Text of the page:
If you have been arrested and there is damaging information out there online, you must aggressively defend the case against you. We have experience with these types of issues, and can help you develop a strategy that works. Call us today for more information.
For answers to questions about how social media can impact your criminal defense case, call an experienced criminal defense attorney today. Skilled criminal defense attorneys in Stuart and the Treasure Coast are here to help you reach workable solutions. Your first visit is a free initial consultation.
It has already been shown that what you post on social media may later be used against you. Law enforcement officials around the country are turning to social media posts more and more to find evidence of crimes. A selfie at a bar posted moments before a DUI arrest can do wonders for the prosecution’s case against you, and threats you post may help lead authorities to your door when the victim of your rant shows up badly bruised.
Now, a new turn in the realm of social medial and its impact on crimes. The United States Supreme Court has agreed to hear a case involving social media giant, Facebook. The case goes like this:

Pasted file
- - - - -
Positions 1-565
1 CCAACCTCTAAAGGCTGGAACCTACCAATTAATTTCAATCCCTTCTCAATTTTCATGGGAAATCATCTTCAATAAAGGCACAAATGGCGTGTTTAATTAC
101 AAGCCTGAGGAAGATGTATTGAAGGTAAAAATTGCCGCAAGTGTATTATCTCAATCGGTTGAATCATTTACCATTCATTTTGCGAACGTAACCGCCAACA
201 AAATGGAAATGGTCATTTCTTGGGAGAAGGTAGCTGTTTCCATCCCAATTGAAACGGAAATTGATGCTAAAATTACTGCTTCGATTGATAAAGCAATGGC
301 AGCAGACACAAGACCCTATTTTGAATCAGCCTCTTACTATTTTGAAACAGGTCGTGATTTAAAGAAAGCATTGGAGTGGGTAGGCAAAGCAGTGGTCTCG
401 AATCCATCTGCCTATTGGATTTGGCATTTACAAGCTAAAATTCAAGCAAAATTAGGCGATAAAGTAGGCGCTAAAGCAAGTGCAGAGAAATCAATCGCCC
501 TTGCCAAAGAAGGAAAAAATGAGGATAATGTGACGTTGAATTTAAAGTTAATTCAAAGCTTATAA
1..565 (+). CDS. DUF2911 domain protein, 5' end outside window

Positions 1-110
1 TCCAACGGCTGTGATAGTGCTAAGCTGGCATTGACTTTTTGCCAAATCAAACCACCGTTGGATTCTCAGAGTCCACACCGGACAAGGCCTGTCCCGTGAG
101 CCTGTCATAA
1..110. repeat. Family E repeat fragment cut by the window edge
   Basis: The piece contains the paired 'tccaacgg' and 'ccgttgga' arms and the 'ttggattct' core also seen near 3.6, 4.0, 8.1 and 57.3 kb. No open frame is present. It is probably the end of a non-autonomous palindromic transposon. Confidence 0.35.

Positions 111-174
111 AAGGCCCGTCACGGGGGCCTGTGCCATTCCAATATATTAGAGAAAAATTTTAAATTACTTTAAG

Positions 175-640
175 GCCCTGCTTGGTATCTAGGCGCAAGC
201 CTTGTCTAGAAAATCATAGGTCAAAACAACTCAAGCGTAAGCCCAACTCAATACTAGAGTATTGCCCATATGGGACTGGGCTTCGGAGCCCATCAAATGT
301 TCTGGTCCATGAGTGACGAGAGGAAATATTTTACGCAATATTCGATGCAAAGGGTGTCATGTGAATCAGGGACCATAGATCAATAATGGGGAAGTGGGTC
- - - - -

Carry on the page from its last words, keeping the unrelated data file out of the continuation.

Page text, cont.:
● In 2010 Facebook user Anthony Elonis posted comments about killing wife.
● Elonis did not stop with comments directed towards his wife, he also targeted an FBI agent in his online posts.
● Elonis claims the nearly word for word copy from a satirical comedy group was nothing more than “art” and is protected free speech.
The highest court in the land will now get to decide the issue. And, their ruling could have far reaching implications. Typically, in cases of threats, the test is not whether any actual injury occurs, but whether a reasonable person would be in fear of an injury. Prosecutors are taking a hard line on this case, given today’s climate of cyber stalking and bullying. The argument is instances like Columbine and Sandy Hook can be avoided if threats of violence are taken more seriously. Whatever the outcome, criminal defense attorneys across the nation will be watching the case with interest. It is our job to stay on top of changes in the law, and keep up with trends. Continually educating ourselves on important legal issues is how we best help our clients.
If you have been arrested for on criminal charges, call a criminal defense attorney in Stuart and the Treasure Coast for more information. Contact our office to schedule a free initial consultation. We build a defense that fits your case and the legal climate, and advocate for favorable result.